Water and clean toilets - the key to school health
This report is being sent to friends who donated to our project to install accessible toilets at the Abaka Primary School in Gulu Disrict, Uganda. The project was successfully completed in August - the fourth WASH project that we have supported since 2015. I thought it might help to put Abaka into a larger context.
Sixty-one donors have given $7,941.27 to our WASH program in Uganda since 2015. We have also received generous donations from the online giving marketplace Givology; the Prince of Peace Lutheran Church in Dublin, Ohio; and the Water Charity Foundation. Our 2015 Peace Fellow Josh raised another $4,000 for the program. In all, we have invested about $30,000 in the four schools.
When we launched this program in 2015, our main goal was to install accessible toilets for students with a disability. Our Ugandan partner, the Gulu Disabled Persons Union (GDPU), had long been concerned at the lack of WASH facilities, and several Peace Fellows who served at GDPU used their blogs to describe just how difficult and demeaning it can be for a child with physical problems to use an open toilet without guardrails.
As a result, the first toilets we installed at the Tochi School (2015) were for use by students with disability. It quickly became clear, however, that ALL students were suffering from the lack of water, sanitation and hygiene (WASH) in their schools. We were told last year that only 10 of the 61 primary schools in Gulu district meet the government requirement of one toilet for every 40 students.
As a result, when we now install toilets, only a quarter of the stances are built for students with a disability. The rest serve the entire school population, particularly girls. This was the formula we used this summer when Patrick from GDPU oversaw the construction of 5 new toilets at the Abaka School, with help from our Peace Fellow Spencer.
I had visited Abaka with Patrick six months earlier in December 2018 and found the school to be in terrible shape. Only two of the toilets were functioning and even they had been declared a health hazard by the government. Teachers were demoralized. Parents were so disengaged that some had stolen gutter piping. Enrolment had plummeted from 405 students to around 300.
The turnaround this summer has been dramatic. Patrick, Spencer and their team installed 5 toilets and hand-washing stations. They started by digging a large new latrine pit. Over 120 Abaka parents did most of the work and Patrick hopes that this will give them an incentive to protect the facilities from vandalism. Teachers asked for training from GDPU in how to deal with hygiene, disability and bullying.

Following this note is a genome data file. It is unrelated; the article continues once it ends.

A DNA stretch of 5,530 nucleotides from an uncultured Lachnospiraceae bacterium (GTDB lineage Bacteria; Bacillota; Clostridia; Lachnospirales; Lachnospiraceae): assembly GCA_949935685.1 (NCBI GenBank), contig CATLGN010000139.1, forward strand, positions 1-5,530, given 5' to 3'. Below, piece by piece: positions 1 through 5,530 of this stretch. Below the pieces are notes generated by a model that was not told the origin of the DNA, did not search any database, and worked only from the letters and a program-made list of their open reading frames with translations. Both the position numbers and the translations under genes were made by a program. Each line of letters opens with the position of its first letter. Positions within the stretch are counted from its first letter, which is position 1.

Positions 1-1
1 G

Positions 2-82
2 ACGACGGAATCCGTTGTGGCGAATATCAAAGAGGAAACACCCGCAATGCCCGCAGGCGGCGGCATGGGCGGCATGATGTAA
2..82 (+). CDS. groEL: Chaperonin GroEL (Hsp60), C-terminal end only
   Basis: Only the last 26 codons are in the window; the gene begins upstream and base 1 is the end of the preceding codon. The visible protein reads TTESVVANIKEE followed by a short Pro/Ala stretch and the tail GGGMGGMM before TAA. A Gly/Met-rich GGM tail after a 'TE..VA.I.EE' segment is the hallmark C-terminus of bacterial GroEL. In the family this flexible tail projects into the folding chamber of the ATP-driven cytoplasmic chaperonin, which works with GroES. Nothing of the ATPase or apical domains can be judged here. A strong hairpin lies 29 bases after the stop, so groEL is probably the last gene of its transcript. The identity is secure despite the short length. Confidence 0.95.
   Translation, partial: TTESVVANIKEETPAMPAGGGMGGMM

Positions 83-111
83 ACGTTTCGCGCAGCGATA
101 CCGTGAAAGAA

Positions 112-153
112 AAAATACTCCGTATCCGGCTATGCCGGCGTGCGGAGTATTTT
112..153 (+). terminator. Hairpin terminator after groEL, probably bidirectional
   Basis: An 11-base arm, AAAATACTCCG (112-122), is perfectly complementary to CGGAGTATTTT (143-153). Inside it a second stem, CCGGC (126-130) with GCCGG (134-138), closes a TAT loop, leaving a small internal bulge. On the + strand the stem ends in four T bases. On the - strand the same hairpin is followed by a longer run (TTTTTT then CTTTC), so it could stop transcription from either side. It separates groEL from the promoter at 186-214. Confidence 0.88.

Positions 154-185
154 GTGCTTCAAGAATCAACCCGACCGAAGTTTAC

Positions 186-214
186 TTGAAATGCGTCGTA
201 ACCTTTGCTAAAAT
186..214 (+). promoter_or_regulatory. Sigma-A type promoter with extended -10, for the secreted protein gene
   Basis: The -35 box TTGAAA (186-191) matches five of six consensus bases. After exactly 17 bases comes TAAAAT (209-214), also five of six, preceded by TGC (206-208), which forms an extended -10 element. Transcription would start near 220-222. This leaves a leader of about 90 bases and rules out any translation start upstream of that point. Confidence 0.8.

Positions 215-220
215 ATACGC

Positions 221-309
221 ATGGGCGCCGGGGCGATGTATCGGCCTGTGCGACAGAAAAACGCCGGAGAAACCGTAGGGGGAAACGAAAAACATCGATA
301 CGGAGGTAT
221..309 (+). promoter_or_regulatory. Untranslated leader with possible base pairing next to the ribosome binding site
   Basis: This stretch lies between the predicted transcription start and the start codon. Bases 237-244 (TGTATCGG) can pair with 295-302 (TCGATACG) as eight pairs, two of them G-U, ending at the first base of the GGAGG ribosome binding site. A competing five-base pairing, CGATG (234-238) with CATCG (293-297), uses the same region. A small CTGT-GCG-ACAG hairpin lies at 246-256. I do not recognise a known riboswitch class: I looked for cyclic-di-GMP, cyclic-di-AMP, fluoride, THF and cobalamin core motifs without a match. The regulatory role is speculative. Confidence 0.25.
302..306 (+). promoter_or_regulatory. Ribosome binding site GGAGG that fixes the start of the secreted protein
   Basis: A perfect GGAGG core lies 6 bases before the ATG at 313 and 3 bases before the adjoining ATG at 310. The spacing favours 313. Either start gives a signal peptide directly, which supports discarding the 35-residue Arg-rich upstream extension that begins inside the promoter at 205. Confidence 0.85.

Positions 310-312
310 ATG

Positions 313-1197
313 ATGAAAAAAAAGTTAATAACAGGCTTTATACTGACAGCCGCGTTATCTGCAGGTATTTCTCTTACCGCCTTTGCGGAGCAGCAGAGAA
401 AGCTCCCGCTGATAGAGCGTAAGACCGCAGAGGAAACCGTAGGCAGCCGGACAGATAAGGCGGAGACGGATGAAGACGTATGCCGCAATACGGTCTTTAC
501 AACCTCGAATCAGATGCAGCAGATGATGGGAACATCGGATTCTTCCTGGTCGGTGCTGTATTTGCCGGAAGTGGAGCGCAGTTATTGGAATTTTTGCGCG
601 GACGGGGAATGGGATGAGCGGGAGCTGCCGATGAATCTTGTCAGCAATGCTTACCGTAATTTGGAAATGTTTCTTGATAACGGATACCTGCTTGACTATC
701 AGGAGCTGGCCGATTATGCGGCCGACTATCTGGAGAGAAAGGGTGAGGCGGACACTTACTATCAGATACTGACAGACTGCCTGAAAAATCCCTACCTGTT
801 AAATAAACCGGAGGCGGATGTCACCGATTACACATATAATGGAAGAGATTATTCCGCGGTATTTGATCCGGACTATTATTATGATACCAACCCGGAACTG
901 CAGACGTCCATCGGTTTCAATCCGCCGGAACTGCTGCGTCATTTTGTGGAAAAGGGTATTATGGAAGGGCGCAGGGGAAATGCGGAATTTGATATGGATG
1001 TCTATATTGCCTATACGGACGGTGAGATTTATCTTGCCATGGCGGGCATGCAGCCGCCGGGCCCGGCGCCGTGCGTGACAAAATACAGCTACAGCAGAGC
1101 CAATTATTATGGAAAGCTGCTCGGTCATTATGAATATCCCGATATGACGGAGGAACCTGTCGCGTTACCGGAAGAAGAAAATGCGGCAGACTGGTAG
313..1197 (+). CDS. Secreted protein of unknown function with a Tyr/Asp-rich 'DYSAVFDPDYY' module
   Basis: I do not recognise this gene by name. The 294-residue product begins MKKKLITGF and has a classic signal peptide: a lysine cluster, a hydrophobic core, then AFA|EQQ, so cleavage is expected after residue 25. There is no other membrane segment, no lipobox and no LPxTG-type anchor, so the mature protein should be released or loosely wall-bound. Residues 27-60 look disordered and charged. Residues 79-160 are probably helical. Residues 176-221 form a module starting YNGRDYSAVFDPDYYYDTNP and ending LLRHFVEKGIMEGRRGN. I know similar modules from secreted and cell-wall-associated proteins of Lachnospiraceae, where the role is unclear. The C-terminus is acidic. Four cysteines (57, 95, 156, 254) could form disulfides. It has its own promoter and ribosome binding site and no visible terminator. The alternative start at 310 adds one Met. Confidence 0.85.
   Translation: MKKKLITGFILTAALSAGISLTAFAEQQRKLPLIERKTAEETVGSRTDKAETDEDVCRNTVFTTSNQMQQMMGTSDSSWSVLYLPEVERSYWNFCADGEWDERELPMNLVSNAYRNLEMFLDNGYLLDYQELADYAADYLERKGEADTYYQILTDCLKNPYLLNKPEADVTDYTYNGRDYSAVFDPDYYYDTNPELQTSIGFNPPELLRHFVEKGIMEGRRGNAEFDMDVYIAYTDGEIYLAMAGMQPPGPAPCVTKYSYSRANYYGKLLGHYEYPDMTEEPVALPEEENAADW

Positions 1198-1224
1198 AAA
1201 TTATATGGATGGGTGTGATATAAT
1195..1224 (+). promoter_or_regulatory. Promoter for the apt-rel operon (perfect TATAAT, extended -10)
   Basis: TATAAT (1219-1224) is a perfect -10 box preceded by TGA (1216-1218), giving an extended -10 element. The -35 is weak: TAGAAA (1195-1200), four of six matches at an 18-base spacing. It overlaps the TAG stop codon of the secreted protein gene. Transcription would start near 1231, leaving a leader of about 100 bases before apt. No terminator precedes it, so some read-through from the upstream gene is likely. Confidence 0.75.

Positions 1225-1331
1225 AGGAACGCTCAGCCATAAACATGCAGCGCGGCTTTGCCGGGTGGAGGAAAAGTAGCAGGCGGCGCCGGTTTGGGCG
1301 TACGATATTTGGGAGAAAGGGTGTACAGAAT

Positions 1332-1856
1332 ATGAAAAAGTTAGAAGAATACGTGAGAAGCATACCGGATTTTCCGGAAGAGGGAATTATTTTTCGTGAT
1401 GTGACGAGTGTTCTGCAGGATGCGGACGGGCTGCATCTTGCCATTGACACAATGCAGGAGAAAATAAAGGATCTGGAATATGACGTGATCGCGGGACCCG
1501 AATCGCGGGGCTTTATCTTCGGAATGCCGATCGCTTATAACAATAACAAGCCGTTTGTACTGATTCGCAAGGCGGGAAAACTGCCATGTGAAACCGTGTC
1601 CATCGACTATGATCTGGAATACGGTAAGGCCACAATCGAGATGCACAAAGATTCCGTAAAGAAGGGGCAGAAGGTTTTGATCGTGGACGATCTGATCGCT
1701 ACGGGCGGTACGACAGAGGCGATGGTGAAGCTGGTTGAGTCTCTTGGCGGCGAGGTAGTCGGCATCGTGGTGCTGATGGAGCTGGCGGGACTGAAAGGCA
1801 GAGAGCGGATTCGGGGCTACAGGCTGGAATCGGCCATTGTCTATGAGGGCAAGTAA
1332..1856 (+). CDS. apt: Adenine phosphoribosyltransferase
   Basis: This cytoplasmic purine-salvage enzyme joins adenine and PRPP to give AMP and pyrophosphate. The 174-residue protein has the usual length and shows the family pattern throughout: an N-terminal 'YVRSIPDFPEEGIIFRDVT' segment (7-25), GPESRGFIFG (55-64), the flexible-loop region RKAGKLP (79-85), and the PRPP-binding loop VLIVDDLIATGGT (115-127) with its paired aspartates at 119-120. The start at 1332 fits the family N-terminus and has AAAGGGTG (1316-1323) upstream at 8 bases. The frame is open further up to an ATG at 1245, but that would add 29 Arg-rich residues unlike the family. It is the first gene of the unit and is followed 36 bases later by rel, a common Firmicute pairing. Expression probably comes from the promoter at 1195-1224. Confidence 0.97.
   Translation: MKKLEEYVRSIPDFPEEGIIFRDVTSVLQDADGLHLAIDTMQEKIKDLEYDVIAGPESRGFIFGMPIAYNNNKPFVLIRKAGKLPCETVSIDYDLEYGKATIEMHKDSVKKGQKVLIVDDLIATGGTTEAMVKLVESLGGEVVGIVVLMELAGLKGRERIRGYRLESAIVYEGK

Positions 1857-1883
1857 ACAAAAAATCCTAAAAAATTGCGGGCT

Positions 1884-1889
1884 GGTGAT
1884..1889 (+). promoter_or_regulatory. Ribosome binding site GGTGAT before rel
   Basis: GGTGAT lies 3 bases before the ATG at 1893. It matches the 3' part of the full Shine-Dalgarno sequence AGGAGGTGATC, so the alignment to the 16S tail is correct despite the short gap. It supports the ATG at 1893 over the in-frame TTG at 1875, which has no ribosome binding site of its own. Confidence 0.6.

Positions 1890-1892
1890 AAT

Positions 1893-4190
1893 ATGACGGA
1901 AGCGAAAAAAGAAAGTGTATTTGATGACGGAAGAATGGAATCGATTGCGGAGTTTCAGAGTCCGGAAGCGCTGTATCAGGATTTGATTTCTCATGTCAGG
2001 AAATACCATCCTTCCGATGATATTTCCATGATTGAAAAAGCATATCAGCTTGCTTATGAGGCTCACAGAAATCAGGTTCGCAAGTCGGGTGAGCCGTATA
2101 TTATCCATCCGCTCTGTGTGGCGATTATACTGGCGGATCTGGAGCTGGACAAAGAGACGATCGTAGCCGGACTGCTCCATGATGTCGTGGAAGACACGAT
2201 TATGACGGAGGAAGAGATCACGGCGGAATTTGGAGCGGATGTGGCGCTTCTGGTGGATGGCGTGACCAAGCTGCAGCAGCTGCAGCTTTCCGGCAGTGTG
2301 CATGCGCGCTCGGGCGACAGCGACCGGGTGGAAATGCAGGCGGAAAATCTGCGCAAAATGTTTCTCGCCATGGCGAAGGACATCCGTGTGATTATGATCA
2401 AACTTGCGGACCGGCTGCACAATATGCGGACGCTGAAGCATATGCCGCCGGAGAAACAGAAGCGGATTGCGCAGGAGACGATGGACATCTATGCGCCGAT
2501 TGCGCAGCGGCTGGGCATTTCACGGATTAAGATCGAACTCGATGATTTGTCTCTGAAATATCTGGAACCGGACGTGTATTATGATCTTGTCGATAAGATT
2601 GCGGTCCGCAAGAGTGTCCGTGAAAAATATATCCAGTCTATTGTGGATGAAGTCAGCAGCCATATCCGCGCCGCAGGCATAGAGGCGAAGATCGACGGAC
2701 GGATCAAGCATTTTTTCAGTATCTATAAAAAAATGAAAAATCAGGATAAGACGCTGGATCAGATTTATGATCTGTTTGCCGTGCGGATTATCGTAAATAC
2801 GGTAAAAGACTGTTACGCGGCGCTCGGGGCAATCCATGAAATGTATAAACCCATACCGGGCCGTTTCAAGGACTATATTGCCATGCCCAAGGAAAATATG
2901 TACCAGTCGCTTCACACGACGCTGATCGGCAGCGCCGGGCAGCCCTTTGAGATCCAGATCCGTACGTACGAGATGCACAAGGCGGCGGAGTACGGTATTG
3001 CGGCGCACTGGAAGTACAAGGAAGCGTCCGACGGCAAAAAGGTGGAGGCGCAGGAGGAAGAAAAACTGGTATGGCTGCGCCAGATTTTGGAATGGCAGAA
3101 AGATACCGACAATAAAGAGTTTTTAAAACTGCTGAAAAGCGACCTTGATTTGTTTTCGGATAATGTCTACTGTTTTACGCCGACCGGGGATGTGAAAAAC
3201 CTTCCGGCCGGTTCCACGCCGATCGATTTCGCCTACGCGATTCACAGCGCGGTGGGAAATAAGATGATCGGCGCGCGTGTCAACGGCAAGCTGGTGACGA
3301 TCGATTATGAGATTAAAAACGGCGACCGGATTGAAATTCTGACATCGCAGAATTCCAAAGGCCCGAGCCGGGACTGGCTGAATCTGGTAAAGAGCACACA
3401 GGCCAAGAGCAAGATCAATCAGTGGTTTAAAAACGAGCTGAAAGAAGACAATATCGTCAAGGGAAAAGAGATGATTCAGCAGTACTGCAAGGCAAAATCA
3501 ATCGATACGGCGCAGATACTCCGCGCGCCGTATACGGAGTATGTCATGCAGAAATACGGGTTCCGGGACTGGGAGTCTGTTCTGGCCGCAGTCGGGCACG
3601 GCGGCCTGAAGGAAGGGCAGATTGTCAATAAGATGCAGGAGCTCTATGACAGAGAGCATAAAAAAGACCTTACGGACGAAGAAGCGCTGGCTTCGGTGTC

We don’t yet know how the new toilets will affect enrollment at Abaka, but we do know that they have saved the school from closure. As we reported in a recent news bulletin, the district government was so alarmed at plunging enrollment and abysmal facilities that it had planned to close the Abaka School altogether. GDPU’s intervention literally saved the school.
GDPU also saved the government from some embarrassment. Under an agreement between GDPU and the District Education Officer (DEO), the government was to install 5 toilets for boys at Abaka this spring. GDPU would then build toilets for girls in the summer. Unfortunately, the government structure collapsed within a month, leaving plenty of red faces and underscoring the sturdiness of GDPU’s model. The DEO was also impressed to learn that the GDPU toilets cost half as much to install as those built by his department. This program has benefitted over 2,500 students at a cost of under $30,000 - roughly $12 per student.
After four successful school projects we can now restate the obvious - toilets and hand-washing improve the quality of education and motivate parents and teachers. Enrollment has risen by over a third at the first three schools – Tochi, Ogul and Awach. Bullying of students with disability has stopped. We hope for the same from the Abaka School.
I plan to visit Uganda in November. As well as assessing the impact of your donations at the four schools, I will help the DEO and Patrick choose a new school for next year. The Prince of Peace Lutheran Church has agreed to cover core costs.
After five years it is time to scale this successful model and we plan to ask the DEO to use it at his other schools. Cesar is enthusiastic but he has a problem: his budget comes from Kampala and can only cover one or two school projects a year. Given this, how do we move forward? We'd welcome ideas and we'll keep you posted!
Iain and the AP team
The Abaka School toilets before repair (2018)
Parents help dig the new Abaka latrine pit
Partners: Patrick (GDPU) and the Gulu DEO
Students put on paint at a toilet opening
Community event: The Abaka toilet is opened (2019)